I did some of the advanced decorating myself at home to test out ideas, and roped in dad to help with it too. Making sign posts was more a test of getting the colours right, and came together fairly quickly. Making the right kind of trees was a whole other story. I found this really handy website with 10 ways of making trees which was a great starting point. But even so, none of the trees looked right for the image I was working to.  I had recently purchased an extruder, which lets you make strings of sugarpaste. And so I hit on the idea of using this to make the trees. I might have under estimated exactly how long it would take to make trees this way, so my dad spent a fair bit of time helping to make a miniature forest.

The trees

The building of the cake happened at my mum’s house, so I lugged my supplies and ganache over to their house. I was impressed I managed just one trip from the car, mum was surprised by how quickly I took over the whole kitchen.

First up was carving all of the cakes. I judged it by eye especially as I wanted a bit of a rough result to keep the mountain theme going. The top tier had to stay flat for the toppers to go on.

A naked cake

Everything then got covered in ganache, made of either white chocolate or dark chocolate. Quite a bit of the kitchen got covered in ganache as well. It is a scary thing working with dark chocolate next to white chocolate, and next to white sugarpaste, but we managed without any mess.

Ganached cake

Sugarpasting the cakes was a bit of a challenge. Not only were they reasonably big – apart from the 6 inch cake, there was a 9 and a 12 inch cake – but the lip from carving them makes it trickier to cover.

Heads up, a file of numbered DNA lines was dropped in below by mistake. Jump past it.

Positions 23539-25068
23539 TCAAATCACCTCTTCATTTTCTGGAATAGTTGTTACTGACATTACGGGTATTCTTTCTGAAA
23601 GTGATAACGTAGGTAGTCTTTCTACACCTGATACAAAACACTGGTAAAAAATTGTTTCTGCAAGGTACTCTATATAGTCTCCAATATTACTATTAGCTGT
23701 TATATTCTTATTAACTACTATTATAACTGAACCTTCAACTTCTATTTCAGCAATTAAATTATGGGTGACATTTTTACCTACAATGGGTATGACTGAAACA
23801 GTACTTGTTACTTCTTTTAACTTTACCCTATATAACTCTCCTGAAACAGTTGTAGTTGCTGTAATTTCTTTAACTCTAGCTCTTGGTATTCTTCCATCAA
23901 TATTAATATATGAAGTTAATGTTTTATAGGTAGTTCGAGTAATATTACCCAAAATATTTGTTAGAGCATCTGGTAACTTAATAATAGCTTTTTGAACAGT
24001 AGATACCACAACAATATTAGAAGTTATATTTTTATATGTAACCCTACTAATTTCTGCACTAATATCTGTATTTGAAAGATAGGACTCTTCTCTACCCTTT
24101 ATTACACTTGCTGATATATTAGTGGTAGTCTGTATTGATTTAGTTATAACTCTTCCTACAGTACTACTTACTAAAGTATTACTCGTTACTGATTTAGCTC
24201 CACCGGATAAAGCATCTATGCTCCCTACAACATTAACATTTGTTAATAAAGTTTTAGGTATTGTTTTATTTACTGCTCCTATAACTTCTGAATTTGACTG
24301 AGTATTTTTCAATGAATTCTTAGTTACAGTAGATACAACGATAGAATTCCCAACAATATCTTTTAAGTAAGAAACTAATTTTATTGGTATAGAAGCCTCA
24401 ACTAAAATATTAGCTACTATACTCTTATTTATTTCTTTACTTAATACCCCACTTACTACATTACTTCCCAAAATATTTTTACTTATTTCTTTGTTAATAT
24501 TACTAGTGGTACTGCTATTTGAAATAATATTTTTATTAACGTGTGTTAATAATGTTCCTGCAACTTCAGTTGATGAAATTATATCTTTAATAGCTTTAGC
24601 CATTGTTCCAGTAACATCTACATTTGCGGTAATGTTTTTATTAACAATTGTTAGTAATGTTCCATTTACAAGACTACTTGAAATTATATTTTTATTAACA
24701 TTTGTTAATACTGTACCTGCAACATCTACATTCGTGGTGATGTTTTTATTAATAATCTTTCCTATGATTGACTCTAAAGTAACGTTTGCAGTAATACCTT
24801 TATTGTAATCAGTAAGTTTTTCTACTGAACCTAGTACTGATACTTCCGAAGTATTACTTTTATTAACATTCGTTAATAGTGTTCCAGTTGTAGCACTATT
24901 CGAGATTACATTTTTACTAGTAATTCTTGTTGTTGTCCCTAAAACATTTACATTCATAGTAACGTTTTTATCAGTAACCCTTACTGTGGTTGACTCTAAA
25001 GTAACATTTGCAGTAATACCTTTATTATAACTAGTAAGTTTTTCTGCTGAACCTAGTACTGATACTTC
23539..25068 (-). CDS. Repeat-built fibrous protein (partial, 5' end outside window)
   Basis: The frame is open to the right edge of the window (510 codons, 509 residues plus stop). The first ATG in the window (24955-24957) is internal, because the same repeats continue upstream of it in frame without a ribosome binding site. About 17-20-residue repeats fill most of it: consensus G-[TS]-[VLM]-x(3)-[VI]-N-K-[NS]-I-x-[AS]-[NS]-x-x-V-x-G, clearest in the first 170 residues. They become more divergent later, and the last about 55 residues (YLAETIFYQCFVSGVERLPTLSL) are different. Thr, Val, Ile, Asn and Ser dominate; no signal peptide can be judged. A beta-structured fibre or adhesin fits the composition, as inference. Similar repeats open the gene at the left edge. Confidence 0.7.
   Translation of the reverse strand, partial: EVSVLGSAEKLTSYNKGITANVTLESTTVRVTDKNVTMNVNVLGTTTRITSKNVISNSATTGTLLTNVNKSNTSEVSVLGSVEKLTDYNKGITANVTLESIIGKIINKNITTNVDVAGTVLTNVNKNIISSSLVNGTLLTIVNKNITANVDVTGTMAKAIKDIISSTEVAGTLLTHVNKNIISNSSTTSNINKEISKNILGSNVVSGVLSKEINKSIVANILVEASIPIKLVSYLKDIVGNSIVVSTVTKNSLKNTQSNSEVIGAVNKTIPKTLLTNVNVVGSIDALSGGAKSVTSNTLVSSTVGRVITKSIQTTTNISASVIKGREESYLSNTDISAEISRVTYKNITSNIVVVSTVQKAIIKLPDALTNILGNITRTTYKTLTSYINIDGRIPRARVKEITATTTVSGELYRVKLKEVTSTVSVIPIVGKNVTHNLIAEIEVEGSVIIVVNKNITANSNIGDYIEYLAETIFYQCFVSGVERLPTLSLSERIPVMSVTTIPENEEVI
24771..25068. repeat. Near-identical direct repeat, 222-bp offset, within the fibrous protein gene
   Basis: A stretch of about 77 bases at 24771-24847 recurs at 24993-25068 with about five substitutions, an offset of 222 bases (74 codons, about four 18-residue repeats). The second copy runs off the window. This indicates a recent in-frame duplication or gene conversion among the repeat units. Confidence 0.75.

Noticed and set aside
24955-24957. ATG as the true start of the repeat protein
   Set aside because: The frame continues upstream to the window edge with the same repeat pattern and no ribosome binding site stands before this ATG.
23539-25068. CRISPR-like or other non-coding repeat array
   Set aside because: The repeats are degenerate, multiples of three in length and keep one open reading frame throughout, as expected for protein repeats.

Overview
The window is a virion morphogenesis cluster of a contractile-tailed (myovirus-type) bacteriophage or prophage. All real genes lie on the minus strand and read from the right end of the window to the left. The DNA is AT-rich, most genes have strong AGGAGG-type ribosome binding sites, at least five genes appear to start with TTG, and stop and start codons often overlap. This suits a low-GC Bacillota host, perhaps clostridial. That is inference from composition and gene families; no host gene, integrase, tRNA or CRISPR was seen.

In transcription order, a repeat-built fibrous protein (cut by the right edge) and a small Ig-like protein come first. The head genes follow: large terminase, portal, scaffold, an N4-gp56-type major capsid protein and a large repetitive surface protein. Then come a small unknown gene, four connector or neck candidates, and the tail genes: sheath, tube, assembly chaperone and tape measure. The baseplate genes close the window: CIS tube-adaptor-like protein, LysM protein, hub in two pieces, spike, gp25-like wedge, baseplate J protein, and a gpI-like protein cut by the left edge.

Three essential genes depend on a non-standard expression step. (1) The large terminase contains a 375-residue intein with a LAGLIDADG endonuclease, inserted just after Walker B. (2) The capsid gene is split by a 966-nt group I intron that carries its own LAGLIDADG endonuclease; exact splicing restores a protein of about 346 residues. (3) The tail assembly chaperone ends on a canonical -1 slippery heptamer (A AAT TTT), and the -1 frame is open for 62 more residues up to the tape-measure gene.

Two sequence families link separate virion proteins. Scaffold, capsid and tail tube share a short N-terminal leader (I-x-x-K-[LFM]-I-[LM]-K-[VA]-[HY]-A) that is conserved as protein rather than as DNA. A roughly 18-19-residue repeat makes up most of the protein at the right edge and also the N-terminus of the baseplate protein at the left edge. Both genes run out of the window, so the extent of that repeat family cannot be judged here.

The iced trio

With that done, the cakes needed stacked. Although similar to stacking a regular shaped cake, the topsy turvy needs to be stacked so the angles look good as well.


The next stage was the decorating, the less technical and more creative part of doing the cake. The first part was to add the snow, made from royal icing. This also acted as the decoration to hide the joins.

Snow covered

Next up was adding the little Inukshuks and the trees. We had the toppers on so we could see how everything fitted together.

The basics

Details like the leaves, snowboard and signs were going to be added at the venue, as they were a bit more fragile. I travelled with my ‘assistants’ before the wedding, equipped with a wee emergency kit just in case of any disasters. Thankfully though, there were no problems. I had ordered an extra strong, large box from Catherine Scott to transport the cake in, much better than the normal thin cake boxes you get.

Boxed up

With the cake set up at The Vu, all that was left was for the bride and groom to see the cake – thankfully they loved it too!

The wedding cake